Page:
Is Mentoring a Noun or a Verb?

Since this past July's Summer Institute on Youth Mentoring when our group of researchers, practitioners, and technical assistance providers spent a week discussing traditional and non-traditional mentoring designs, I have been thinking a lot about the idea of mentoring in general. As someone who has been both a mentee (informal) and mentor (informal and formal) and have devoted a big part of my adult career to this concept, I know there can be great benefits as well as significant drawbacks, especially when mentoring is not done well. I also value models outside of what is considered traditional (one-to-one, community-based, voluntary), when they are implemented with intention and quality. However, during the SIYM week, for the first time, I really started thinking about the value of mentoring as a verb more than as a noun. (Thanks to SIYM Director, Dr. Tom Keller, for the exceptional phrase!)

In exploring several non-traditional mentoring programs, including the National Guard's Youth ChalleNGe, Friends of the Children, Check and Connect, My Life and Better Futures Projects, and Blue Ribbon Mentor Advocate, and in conversations with my esteemed peers and colleagues, the idea of supporting youth in developing their own futures through mentoring became clearer to me. 

An article that recently appeared in the New York Times, Obama Vs. Poverty, reminded me of this concept that I'm still thinking through: are non-traditional mentoring relationships more effective and in what contexts? In the article, several young people from the Chicago neighborhood where President Obama spent his community organizing days are profiled. Some are connected to adult mentors through Youth Advocates Programs, Inc. (YAP). YAP would be considered a non-traditional program: mentors are paid staff, they live in the same neighborhoods, and have experienced many of the same experiences as the youth, and the mentors often act in advocacy or even parental roles. While the article isn't focused on whether or not mentoring is helping, I would imagine that it does - in certain aspects that can help those young people be more resilient and develop their social networks, as well as the support to complete or continue their education. What I also wondered about is would this program work as well if the mentors were more typical of volunteers from what we see in most youth mentoring programs: white, upper-middle class, well-educated women? Or is there something the mentors profiled in the article bring - like modeling how to succeed from those environments or even just looking like the mentees - that other mentors couldn't?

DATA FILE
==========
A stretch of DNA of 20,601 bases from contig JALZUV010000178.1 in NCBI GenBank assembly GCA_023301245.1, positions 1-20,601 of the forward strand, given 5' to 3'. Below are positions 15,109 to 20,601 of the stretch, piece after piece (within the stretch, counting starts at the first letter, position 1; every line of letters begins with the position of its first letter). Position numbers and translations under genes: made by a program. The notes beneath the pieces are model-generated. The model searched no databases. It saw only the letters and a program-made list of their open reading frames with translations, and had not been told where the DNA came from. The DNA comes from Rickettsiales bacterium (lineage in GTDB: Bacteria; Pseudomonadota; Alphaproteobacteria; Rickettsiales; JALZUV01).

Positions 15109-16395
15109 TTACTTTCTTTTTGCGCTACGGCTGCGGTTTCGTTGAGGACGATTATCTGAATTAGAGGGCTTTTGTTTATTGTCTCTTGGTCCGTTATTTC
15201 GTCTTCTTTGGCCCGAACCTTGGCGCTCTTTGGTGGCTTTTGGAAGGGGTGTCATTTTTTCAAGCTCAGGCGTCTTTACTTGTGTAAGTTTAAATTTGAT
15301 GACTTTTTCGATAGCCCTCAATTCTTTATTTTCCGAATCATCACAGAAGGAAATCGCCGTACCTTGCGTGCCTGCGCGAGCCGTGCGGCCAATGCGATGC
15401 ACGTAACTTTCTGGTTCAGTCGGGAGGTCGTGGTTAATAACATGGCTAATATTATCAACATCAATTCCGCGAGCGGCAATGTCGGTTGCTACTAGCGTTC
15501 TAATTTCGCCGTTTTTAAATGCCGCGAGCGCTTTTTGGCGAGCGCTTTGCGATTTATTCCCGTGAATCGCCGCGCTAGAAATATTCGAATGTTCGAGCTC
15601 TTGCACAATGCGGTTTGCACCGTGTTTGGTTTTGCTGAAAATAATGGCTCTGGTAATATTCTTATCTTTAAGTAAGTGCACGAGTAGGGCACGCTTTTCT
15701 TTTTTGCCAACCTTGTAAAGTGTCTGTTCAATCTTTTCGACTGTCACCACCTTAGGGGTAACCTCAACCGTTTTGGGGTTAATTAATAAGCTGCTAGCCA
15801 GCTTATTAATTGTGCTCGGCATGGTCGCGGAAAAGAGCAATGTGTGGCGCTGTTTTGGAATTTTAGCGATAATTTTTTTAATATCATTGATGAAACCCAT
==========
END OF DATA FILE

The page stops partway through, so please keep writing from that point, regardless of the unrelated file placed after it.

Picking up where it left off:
Another thought from the SIYM: we know that mentoring is not a one-size-fits-all intervention already, but maybe what we think of as the essential concept of mentoring is not one-size-fits-all either. I've always felt strongly that traditional programs shouldn't expect their formal mentoring relationships to last a lifetime - sometimes they do and when it does, it's pretty remarkable! But, in emphasizing this one relationship that will provide everything mentoring possibly can (guidance, consistency, trust, fun, new opportunities), maybe we miss out on helping the young person understand something that may have a greater and longer-lasting value: knowing that this mentoring relationship can be replicated in future relationships. And how can we do this while not turning the relationship - the intervention - into something prescribed or artificial?

As you can tell, lots of great research, conversations, and connections from the 2012 SIYM!


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